Demythologize That History and Put it to Rest

Colonial Neighbours invites you to the third edition of FRAGMENTS – a series of interventions in and out of SAVVY Contemporary's longterm archive project on German colonial history. FRAGMENTS is a series of interventions where artists, researchers and activists are invited to engage critically with colonial histories and legacies. Participators are asked to use the material in the Colonial Neighbours archive as a point of departure in creating a response which critically contributes to the context of the archive.

Demythologize That History and Put it to Rest aims at challenging the idea of remembrance formed by statues, monuments, street names and other Eurocentric colonial memorials and sites of remembrance in Lisbon and Berlin's public spaces where statues of, for example Bismarck, as well as monuments and memorials play a similar role on the promotion of German and Portuguese colonial achievements. Lacking a present contextualization, the objects continue to overshadow the perspective and histories of African communities and their epistemological systems and thereby commemorate a romanticized Eurocentric history. The expense there of being the oppression of Black Africans.

The project is involved in creating and presenting artistic interventions in Lisbon and Berlin's public spaces. The aim is to demythologize the narratives around these monuments and their influence on the various aspects of public remembering and forgetting, and to counter the ways they have been shaping our present thinking, experience and imagination. Is there an incapacity or lack of interest from Lisbon and Berlin's state institutions to deal with statues, monuments, memorials, street names and other forms of colonial remembrance? What romanticized understandings do we have of these objects? How can artists and art projects demythologize the colonial narratives which are celebrated as national glories?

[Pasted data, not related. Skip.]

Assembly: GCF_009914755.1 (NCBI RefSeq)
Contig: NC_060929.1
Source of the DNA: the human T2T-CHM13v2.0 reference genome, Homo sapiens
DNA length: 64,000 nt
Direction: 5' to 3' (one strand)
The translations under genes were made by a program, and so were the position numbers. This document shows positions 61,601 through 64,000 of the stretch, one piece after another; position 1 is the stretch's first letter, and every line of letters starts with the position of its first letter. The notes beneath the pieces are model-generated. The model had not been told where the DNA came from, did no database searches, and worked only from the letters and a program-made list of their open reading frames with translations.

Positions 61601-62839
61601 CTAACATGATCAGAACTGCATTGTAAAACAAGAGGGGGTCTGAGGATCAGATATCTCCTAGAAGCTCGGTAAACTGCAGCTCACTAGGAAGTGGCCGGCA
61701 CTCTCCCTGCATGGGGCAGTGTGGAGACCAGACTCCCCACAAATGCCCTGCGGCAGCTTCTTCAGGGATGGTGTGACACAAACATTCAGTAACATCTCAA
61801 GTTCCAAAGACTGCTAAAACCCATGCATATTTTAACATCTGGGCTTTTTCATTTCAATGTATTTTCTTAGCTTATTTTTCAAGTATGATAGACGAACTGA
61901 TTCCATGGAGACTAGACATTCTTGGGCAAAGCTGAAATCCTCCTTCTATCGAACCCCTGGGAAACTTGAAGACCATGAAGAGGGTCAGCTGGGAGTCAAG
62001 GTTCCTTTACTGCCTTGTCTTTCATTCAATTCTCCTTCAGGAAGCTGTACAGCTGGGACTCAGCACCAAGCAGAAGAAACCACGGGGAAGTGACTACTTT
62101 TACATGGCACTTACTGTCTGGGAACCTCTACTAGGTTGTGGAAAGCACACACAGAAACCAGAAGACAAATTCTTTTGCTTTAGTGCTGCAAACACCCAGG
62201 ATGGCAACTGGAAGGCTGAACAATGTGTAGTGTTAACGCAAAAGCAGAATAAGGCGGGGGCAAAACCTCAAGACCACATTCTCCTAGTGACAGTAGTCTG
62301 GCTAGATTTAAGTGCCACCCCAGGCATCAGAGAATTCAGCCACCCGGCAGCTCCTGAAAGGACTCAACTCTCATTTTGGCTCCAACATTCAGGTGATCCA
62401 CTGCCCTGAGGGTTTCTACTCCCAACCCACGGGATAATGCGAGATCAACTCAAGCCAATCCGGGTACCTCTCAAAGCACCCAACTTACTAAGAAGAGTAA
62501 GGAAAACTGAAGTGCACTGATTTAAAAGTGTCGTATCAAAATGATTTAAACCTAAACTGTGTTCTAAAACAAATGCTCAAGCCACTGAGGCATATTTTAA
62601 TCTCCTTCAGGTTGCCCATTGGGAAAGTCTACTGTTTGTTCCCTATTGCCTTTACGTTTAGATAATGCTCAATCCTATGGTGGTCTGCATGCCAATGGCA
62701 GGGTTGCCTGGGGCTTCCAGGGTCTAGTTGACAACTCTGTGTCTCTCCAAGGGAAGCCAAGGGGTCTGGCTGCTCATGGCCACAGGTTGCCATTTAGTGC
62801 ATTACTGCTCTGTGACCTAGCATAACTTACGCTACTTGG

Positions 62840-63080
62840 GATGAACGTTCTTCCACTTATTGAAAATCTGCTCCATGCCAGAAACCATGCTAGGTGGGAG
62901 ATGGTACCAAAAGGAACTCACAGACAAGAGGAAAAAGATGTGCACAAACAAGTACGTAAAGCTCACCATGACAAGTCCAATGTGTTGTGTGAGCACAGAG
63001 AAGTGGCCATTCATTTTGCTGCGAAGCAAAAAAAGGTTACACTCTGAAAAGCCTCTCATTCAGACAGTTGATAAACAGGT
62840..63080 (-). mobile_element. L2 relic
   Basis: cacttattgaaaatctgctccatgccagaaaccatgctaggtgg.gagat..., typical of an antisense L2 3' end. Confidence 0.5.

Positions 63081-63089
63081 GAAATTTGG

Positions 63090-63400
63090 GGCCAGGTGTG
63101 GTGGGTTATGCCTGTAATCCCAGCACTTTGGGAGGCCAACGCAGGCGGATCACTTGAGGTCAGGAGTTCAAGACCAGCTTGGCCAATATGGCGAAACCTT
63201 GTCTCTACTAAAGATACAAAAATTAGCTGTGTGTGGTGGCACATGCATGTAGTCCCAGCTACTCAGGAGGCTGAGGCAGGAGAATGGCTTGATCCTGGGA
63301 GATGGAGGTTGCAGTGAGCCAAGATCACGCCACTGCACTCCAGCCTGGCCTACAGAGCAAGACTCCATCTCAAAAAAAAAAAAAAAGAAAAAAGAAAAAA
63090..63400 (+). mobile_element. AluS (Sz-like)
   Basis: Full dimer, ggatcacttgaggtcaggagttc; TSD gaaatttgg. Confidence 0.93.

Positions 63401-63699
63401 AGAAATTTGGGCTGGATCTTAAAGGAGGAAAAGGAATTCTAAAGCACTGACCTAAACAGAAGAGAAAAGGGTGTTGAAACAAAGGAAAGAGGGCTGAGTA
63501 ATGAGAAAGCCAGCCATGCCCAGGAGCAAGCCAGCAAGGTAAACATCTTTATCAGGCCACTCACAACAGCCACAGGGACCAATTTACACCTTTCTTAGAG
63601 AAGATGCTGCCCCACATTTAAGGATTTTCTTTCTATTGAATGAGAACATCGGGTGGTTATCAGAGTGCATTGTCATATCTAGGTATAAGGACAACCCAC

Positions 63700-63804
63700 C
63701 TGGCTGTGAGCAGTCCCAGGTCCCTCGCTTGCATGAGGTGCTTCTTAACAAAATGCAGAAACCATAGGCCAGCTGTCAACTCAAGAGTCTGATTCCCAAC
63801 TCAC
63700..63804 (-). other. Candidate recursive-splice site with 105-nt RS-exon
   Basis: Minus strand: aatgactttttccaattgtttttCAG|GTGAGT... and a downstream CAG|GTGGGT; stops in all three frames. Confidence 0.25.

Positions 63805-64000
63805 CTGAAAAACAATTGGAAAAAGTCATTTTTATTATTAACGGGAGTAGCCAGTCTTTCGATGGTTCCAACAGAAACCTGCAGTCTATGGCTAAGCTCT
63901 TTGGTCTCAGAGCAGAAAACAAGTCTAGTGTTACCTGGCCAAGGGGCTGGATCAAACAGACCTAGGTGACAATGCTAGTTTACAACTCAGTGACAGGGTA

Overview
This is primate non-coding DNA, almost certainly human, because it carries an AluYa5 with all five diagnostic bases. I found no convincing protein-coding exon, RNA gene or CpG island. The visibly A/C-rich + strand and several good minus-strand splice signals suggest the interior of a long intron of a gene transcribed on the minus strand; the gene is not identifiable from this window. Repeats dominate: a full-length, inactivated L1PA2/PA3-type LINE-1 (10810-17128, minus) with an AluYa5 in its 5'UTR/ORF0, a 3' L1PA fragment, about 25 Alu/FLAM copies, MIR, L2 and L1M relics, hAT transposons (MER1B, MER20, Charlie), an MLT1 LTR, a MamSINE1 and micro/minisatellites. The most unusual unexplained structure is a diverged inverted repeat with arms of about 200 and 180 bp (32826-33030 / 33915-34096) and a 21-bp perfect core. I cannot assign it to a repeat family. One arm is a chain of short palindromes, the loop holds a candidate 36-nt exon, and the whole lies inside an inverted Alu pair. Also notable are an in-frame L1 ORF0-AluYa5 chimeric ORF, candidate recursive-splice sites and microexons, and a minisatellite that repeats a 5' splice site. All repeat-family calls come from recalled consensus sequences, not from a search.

Inspired by Edouard Glissant's assertion that history and its formation should not be left to historians alone, the artist Marcio Carvalho invited fellow artists from Angola, Cameroon, Gabon, Iraq, Mozambique and Portugal to present live performances and public discussions to counter-monumentalize these crystalized objects, to demythologize their hegemonic, western narratives and to search for other memories and other narratives. These 9 artists will focus on the monuments of two historical personalities who exerted huge influences on the colonization of Africa by the European powers during the so called Congo Conference (1884/85) in Berlin: Otto von Bismarck (Tiergarten, Berlin) and King Charles I (Palacio da Ajuda, Lisbon).

The project departed from a photo album the artist found in the Colonial Neighbors archive at S A V V Y Contemporary. The Kamerun photo album, brought from Cameroon to Germany, was passed from one generation to the next until it was given to the archive, without much information about its original owner. It consists of photographs showing landscapes, proudly presented ivory tusks, ‘exotic’ fruits and pictures of local people. Sites of colonial power and violence like the German Woermann factories and fields appear in the background of the photos. In the photo album, aspects of the private and collective visual memory intersect and many photos respond to the European desire for the ‘other’, the “exotic”; while the photos of factories, labor and houses promote the colonial achievements and the success of German colonization. In his examination of the archive, Marcio Carvalho let his thoughts wander: What if he accidentally discovered that this photo album was created by Otto von Bismarck himself? Where could the project venture if this finding was its departing point?

Nathalie Anguezomo Mba Bikoro's  interdisciplinary practices incorporate a synthesis of collaborative engagements, the development of international community dialogue and body politics through a merging of conceptual responses in live art performance, film, archaeology, guerrilla architecture, literature & archives. Her critical process is informed by discourses of histories, archives and theories on postcolonialism, diaspora, migration, identities, afro & alter modernism and culture. Her work reveals and creates moments of synthesis and harmony between seemingly disparate, bodies of knowledge, cultural traditions and value systems. An exploration of creolised identity, heritage, memory and homeland, the artist investigates systems of colonial past & present, tyranny, dictates of gender, traditions and mythologies. 

Photos by Jorinde Splettstößer.